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There is plenty to do in Bath during the month of January. The Ice Skating Rink in Royal Victoria Park finishes on the 4th January so you could get some last minute practice in. From the 3rd to 10th, there will be the fantastic free, Festival of Light – Illuminate 2015, throughout the city. Now in its fourth year and organised by Bath Spa University, this collaboration of local and international artists bathe the city in wonderful light installations in unusual and unexpected public spaces, making a walk around the city an adventure to find these wonderful pieces of art.

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If you want to be in the warm and keep everyone entertained, then the Theatre Royal Bath’s annual pantomime runs until January 11th. It’s that classic tale of Cinderella, with CBBC’s Tracy Beaker (aka Dani Harmer) in the feature role, and Gavin & Stacey’s, Gwen (Melanie Waters) as the magical Fairy Godmother. Full of fun, laughs and magical moments, this pantomime is not just for the kids!

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There are plenty of exhibitions running in all the museums and galleries in Bath to delight and entertain during January too. One particular interesting exhibition that begins on 17th January and runs until 1st March, is Jeremy Gardiner’s installation at the Victoria Art Gallery entitled “Jurassic Coast”. Cleverly linking two UNESCO World Heritage Sites – Bath and the Jurassic Coast of Dorset and Devon, Jeremy’s work involves him building up layers of paint into collage and sanding it down to create fascinating textures and effects. The exhibition includes fossils and a 3D model of the coastline, plus a film. Cost is £3.50 for the exhibition, the rest of Victoria Art Gallery is free.

Pembroke Castle, Wales circa 1829 by Joseph Mallord William Turner 1775-1851

To tie in with the recent release of the biopic film about J.M.W. Turner, “Mr Turner”, starring Timothy Spall, get your fill of those swirling landscapes and big skies and head to the fantastic Holburne Museum. From the 10th January to 8th March 2015 there is an exhibition of eight of Turner’s work including those painted during his time in Bristol between 1791 and 1793. Entitled “Turner: Watercolours from the West – An Intimate Touring Show” this is a FREE exhibition and should not be missed.

Of course, while you’re visiting Bath, why not enjoy not just a taste of the famous waters in the Pump Room near the Abbey, but immerse yourself in it’s warm waters and have a relaxing few hours, half or full day experience in Britain’s only naturally heated spring, the Thermae Bath Spa, in the centre of the city. After all that indulgence of Christmas and New Year a Spa Break would be the perfect treat, and our Spa Breaks offer all that luxury without breaking the bank.

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We offer two options for great value indulgence – the Classic and the All Inclusive Package here at The Royal Hotel. Your Classic Spa Break involves two nights accommodation in one of our comfortable en-suite bedrooms with complimentary toiletries and room tray that includes tea, coffee, mineral water and biscuits. A full English breakfast every day (or “healthy choice” breakfast). One two hour visit to Britain’s only natural hot spring, the £40 million Thermae Bath Spa, with a complimentary robe, slippers and towel provided by the Spa. Plus, a glass of delicious and refreshing Tattinger Champagne to enjoy after your spa visit, along with a complimentary cream tea.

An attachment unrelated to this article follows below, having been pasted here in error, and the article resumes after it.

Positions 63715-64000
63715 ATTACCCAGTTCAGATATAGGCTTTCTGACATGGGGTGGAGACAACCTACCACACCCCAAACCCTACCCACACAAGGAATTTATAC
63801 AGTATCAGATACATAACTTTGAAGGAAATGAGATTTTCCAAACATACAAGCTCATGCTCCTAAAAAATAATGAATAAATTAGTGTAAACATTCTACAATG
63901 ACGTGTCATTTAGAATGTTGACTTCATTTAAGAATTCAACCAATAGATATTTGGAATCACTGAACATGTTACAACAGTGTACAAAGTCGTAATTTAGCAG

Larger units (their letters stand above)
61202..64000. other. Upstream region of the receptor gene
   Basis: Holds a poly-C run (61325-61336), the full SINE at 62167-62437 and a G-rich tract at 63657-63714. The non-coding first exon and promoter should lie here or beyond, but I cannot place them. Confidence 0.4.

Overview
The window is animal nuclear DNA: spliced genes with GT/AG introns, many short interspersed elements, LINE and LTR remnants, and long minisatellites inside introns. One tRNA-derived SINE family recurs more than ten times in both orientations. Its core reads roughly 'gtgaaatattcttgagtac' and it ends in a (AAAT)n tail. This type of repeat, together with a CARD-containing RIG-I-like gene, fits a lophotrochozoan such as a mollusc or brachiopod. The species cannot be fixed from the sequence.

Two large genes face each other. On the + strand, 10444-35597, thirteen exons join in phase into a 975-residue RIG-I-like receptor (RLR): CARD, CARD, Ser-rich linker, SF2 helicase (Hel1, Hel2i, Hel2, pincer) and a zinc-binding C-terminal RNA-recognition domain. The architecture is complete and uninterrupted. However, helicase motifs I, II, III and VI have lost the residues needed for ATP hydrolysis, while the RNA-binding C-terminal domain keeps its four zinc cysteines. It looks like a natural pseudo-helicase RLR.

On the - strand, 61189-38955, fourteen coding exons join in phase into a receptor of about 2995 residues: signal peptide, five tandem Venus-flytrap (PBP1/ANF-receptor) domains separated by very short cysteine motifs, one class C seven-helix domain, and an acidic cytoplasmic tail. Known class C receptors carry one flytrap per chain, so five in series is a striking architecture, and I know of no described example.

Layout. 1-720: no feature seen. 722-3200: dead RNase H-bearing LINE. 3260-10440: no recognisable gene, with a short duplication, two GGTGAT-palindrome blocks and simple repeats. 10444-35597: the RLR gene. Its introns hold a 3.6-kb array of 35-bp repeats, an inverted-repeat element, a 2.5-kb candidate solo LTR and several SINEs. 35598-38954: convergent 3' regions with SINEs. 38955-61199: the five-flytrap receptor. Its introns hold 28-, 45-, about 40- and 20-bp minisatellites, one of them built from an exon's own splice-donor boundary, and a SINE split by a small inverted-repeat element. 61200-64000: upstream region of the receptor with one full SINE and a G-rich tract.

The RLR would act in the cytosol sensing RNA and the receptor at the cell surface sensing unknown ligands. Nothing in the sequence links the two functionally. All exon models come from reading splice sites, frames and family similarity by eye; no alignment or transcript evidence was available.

Our All Inclusive Package includes all of the Classic Break, but with an excellent 3 course dinner to enjoy each night from our wide and varied menu in the Parisian style Brasserie Brunel also included. The Classic Option is from £159.00 per person, the All Inclusive Option from only £189.00 per person (all prices are based on two people sharing a twin or double bedded room). Supplements for upgrade to Superior or Four Poster Rooms. For information about single person options, or to book, please call us on 01225 463134.

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Everyone deserves a little pampering in those cold winter days of January, and with plenty of things on during the month, and with such great value prices, we look forward to seeing you soon!

Christmas at The Royal Hotel

The temperature is dropping, the decorations are up, and the festive menus are out; we’re all getting in the Christmas mood here at The Royal Hotel!

Bath has seen the Christmas Lights switched on last week and over the next two weeks will see Bath Ice Rink open in Royal Victoria Park, and the Christmas Market open throughout the city.

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If you’re thinking about visiting Bath, whether to stay or for a day to do some Christmas shopping, make The Royal your port of call. Situated by the train and bus stations, we’re a perfect stop off to warm up with a hot drink and a tasty meal before you start your day; and being in the heart of Bath we’re only minutes from the famous sites and markets which make us a perfect location to lay your tired head after pounding those streets in search of those presents and gifts.

If you’re looking for somewhere to hold a Christmas party or meet up with friends, then our festive menus are online now; you can enjoy lunch from only £10.95 per person, or dinner from £17.95 per person for 2 courses.

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Bookings for stays over the Christmas period are being snapped up, especially our great all inclusive offer where not only do you get all meals, but you can upgrade to include drinks too! Or why not wait until the sales after the 25th, and see in the New Year with us at The Royal Hotel. You’ll enjoy a Gala 8 course dinner with resident DJ and champagne at midnight as well as a great night’s sleep in our comfortable rooms.

We’ve got lots of exciting festive additions coming up too, so let The Royal Hotel put the sparkle in your Christmas this year!